Malt Monday: Out of This World!

10 May 2010
By Richard Pliny

by Richard Pliny, Beer Correspondent

Style: “Blended IPA”
Color:
Orange-straw
ABV:
9%
Price Point:
$8 for 22oz
Technical Notes:
From the Southern Tier website, “High in the winter sky, two parallel stick figures are visible & known as “the twins,” or the constellation Gemini. The astronauts of the 1960s flew as teams of two in a program named after the celestial pairing. At Southern Tier, we have our own fraternal twins, Hoppe [reviewed here] & Unearthly. Blended together & placed in this vessel, the mission of our Gemini is to travel high & take passengers on a journey far into the heavens.”

Hedonic Notes: The beer pours a translucent pale orange with very little foam.  That foam which does form is characterized by large bubbles and a brilliant white shade.  There is a slightly cloudy appearance and the bottom of the bottle has a healthy amount of sediment. Floral, aromatic hop notes pervade the aroma.  A slight bit of citrus follows, accompanied by a thick, almost honey like malt backbone.  The hop notes are complex yet subtle, with hints of pine and grass mixing with the stronger floral and citrus notes.

As the beer warms, the subtler hints become more pronounced.  Hop bitterness reminds one of an American style IPA, with prominent pine and citrus.  A delightfully sweet caramel malt forms a subdued yet appropriate contrast and highlights the more delicate aspects of the hop bitterness.  Grapefruit and orange notes dominate, while grass does not play as prominent a role as in the aroma.  Earthy notes are not as noticeable as one may expect in the finish, which is more dry than bitter.

In spite of the 9% alcohol, any sort of solvent texture is minimal, even as the beer warms.  The finish is very dry and imparts a clear astringency that quite distinct from a hop bitterness.  A surprising smoothness accompanies this dryness and astringency, making for a very unique finish.

Overall the beer is very drinkable.  It is more drinkable than Hoppe, though arguably not as good a vessel for exploring the many facets of hop bitterness.  Personally, I found Hoppe a more interesting experience, but perhaps this beer isn’t trying to compete as much as complement.  It should be noted that this beer was aged for a few months, perhaps subduing the hop flavors.  That said, it was quite unique and a delight to drink in general.

Rating: 4 Corks!4 Corks!4 Corks!4 Corks! 4/5 Corks. Gemini is a delightful IPA to drink, but perhaps not as high in the sky as Southern Tier’s Hoppe.


Science!

The final frontier: beer in space!

In 2001 Kirsten Sterett, a graduate student at the University of Colorado, Boulder, conducted experiments brewing beer in space.  With the help of Coors, Sterett had a small fermentation experiment fly on a shuttle mission, with a control sample on earth.  Experiments looked at cell counts and protein expression levels.

Sterett's brewery apparatus. Thanks to NASA for the image.

Under the influence of gravity (i.e., on Earth), cells form aggregates and settle out of solution.  This results in a layer of sediment at the bottom of the beer and is largely responsible for the slow progression of aging.  In microgravity, however, the cells remain in suspension throughout the length of the fermentation.  Moreover, carbon dioxide bubbles don’t leave the system since there is no bouyant force in the absence of gravity. In remaining in suspension, the cells are able to consume sugars more rapidly since the diffusion limitations are lessened.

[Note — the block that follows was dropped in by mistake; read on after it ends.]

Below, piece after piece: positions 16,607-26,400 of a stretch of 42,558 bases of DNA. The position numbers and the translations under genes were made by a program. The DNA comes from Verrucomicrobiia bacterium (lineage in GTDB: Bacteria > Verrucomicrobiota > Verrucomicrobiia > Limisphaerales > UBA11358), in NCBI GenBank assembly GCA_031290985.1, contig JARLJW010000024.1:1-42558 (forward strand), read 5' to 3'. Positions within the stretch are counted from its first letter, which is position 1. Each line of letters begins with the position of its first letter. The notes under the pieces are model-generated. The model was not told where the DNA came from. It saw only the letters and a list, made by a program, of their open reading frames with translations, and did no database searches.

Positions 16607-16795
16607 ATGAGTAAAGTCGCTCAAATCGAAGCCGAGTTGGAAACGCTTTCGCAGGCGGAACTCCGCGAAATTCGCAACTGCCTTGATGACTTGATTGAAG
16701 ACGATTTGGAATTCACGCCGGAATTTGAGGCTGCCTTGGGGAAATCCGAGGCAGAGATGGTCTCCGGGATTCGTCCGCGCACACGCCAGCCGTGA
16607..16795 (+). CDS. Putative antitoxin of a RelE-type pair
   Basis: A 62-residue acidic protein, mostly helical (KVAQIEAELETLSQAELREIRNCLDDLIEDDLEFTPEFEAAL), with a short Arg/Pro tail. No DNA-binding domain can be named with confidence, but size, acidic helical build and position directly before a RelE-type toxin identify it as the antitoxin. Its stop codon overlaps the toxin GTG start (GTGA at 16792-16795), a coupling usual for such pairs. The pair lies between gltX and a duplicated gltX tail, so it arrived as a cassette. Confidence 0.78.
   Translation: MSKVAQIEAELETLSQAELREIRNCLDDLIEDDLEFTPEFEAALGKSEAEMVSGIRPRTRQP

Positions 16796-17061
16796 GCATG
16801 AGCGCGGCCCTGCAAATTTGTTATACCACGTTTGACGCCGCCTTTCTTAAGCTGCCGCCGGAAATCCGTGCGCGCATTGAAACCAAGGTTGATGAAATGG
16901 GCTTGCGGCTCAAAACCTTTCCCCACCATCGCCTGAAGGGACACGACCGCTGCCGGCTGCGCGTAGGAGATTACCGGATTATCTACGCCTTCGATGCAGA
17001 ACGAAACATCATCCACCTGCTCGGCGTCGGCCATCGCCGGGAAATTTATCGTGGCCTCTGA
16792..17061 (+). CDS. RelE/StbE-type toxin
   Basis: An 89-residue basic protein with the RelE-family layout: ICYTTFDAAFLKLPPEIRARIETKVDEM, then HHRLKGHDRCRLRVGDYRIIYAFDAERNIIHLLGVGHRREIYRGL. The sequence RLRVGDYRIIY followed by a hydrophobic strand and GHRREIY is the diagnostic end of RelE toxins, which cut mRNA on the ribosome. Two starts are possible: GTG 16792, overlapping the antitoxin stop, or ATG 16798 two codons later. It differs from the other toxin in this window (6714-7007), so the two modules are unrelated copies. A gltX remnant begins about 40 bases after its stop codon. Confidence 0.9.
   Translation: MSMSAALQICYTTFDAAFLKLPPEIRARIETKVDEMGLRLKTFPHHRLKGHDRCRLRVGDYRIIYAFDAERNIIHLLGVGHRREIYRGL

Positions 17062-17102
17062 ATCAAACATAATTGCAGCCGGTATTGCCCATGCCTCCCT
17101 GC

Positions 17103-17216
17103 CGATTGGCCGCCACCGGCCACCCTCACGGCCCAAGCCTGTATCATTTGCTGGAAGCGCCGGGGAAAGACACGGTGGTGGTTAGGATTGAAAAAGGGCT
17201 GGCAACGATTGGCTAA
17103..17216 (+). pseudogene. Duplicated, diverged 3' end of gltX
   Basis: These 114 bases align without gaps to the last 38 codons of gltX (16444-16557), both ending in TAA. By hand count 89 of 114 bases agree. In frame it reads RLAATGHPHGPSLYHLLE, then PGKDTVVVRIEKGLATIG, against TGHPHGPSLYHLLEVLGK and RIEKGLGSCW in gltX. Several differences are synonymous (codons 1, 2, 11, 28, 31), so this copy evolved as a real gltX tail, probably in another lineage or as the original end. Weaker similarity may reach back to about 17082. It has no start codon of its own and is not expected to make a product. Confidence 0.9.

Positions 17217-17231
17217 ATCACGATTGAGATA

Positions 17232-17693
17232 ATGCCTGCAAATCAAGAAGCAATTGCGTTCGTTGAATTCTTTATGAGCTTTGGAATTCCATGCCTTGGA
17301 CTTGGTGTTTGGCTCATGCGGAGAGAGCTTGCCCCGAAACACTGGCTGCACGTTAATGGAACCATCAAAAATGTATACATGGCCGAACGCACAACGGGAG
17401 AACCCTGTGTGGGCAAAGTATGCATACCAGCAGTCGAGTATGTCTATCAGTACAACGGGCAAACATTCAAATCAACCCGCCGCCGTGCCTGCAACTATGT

Sterett found, somewhat paradoxically, that total cell counts are reduced when fermentation is conducted in orbit.  However, certain proteins were expressed in higher levels. Later experiments focusing on pharmaceutical production would find that bacterial cells are able to produce better target molecule:biomass ratios in microgravity.

Though the precise mechanism is not clear, efforts are underway to engineer organisms that are able to produce similar results in gravity. The bulk of earlier microbial experiments in space focused primarily on pathogenic bacteria.  Findings from Salyut in 1982 and Spacelab D1 in 1985 seemed to indicate that microbes have increased antibiotic resistance in microgravity.  It appears microbes are able to form more dense biofilms in the absence of gravity, making mass transfer to the center of the population difficult.

The final fronbeer

The ISS would make a great place for a pub. Image courtesy of NASA

So is beer production possible in space?  The question is currently unanswered, but appears promising.  Sterett did taste about 1ml of her beer, but noted that it did not taste very good.  Space beer would no doubt be a rather different drinking experience without a proper head forming (not to mention drinking from a straw and having limited aroma due to container constraints).

Japanese brewer Sapporo offered a beer brewed with barley descended from samples grown in orbit.  The beer launched in early 2009, with a mere 100 liters were produced and sold to a lucky 250 customers chosen from a lottery for 10,000 yen (roughly $110US) per six-pack.  (as an aside, if any readers out there happen to have a bottle of this sitting around I would love to write a feature on it!) Is space beer going to be the beverage of the future?  Probably not… and I’m still waiting for my jetpack.


Further Reading:
Synergism, evolution, and functional ecogenomics of deep-subsurface microbial communities based on molecular analyses NASA Report.

R&D Report for ‘Space Barley’” Sapporo.

Suds in Space. NASA.  2001.

Wilson et al. “Space flight alters bacterial gene expression and virulence and reveals a role for global regulator Hfq.“ PNAS. 2007.

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